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No evidence of any Proposition P underhandedness, reader says

To the editor:

There have been very few Mehlville School District Board of Education meetings I have missed in the last three years.

I have voluntarily served with the Proposition K effort, on the CACF committee and the Prop P Oversight Committee for the Mehlville School District. Not because I have any undying devotion to the district, but, first because I wanted some change to occur. Second, for the career educational experience. Third, I recognize the importance of community spirit.

Just a point, I have not always agreed with board or administration decisions and have voiced my opinion about those issues in a variety of ways. I recognize there have been communication misunderstandings amid the groups affiliated with Prop P stewardship. But there is no evidence of any underhandedness. With that said, I would like to fill in some missing facts that your paper seems to have forgotten or just overlooked in recent critique.

In the May 2000 meeting of the CACF, options for funding the capital improvements that had been identified by the committee were proposed by A.G. Edwards. Among the options presented was a Leasehold Revenue Bond.

The CACF was informed; for a hypothetical bond issue of $80,520,000 using Leasehold Revenue Bonds, A.G. Edwards projected a 49-cent tax levy increase. Of the two funding options put forth, this one was the more attractive generating bond. The CACF overwhelmingly voted to recommend this type of bond. At this point all options were for Phase 1 of the $150 million identified improvements and were estimated close to a $70 million scope of work.

In August 2000, the Board of Education made modification to the Facility Master Plan presented by CACF. The modifications were to be addressed in phases, the first one at an estimated "probable'' cost of $68.4 million.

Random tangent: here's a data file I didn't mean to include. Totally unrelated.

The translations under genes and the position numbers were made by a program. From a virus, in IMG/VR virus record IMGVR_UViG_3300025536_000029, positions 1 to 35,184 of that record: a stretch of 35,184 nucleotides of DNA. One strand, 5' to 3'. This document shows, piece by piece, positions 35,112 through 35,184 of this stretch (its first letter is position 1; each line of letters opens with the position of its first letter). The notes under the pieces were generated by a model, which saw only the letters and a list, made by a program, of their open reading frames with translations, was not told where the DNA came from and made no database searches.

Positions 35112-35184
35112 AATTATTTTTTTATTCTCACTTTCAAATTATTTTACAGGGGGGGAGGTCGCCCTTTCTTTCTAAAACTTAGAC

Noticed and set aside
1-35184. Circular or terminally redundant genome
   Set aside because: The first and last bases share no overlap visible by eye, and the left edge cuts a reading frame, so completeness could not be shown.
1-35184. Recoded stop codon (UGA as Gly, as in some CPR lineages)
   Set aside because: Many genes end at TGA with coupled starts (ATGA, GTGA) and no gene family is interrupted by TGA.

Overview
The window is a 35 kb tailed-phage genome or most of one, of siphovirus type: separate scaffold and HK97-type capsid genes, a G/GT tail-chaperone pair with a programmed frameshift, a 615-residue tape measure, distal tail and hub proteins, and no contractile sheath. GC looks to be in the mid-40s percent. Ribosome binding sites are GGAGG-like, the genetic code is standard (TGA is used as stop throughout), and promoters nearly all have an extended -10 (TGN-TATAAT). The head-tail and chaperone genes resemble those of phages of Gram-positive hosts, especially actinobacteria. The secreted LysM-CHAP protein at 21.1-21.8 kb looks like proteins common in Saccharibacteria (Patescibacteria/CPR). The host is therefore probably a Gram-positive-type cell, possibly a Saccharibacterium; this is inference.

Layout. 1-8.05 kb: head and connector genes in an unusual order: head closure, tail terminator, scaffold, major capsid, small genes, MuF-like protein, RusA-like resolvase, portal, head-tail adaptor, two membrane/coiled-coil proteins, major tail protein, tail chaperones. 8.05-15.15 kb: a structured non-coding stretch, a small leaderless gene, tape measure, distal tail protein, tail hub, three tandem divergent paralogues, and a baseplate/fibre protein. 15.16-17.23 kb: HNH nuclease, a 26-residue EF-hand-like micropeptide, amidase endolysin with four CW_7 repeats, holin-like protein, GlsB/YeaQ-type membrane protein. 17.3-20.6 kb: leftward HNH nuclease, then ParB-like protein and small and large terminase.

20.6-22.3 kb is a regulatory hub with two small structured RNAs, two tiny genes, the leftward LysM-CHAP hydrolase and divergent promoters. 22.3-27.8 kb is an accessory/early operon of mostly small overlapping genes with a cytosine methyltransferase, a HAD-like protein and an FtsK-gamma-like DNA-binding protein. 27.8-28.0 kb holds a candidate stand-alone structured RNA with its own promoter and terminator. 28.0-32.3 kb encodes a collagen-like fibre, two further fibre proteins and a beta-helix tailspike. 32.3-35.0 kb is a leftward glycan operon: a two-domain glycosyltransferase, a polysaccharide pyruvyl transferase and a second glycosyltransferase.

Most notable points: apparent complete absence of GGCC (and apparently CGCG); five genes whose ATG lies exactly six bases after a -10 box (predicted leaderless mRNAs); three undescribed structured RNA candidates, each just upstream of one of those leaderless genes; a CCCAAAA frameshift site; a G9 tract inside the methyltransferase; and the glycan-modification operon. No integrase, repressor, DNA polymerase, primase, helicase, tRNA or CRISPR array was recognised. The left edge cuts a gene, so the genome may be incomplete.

The 49-cent tax-rate increase that was then approved in November of 2000 to "implement the building improvement plan recommended by the CACF will actually generate far above the $80 million projected by A.G. Edwards because of favorable market conditions. During the CACF meeting in May, this situation was presented as a strong possibility.

As routinely happens, the cost estimates were adjusted during the design and construction document phases and a more accurate cost estimate of $86,725,000 was approved by the school board. Many issues can affect the final cost of construction, as those who have built a custom home or renovated an existing one know.

When unforeseen conditions arise, every effort is made by all parties involved to stay within the approved budgets. School board members, construction management, administrators, architects and oversight members come to the table to deliver cost effective, quality, functioning facilities.

Related expenditures that plausibly or opportunistically arise are investigated extensively before engendered funds are used. Respect is given to the language of the ballot and the building improvement plan of the CACF as issues present themselves. The district is on target to deliver the items that are described on the ballot.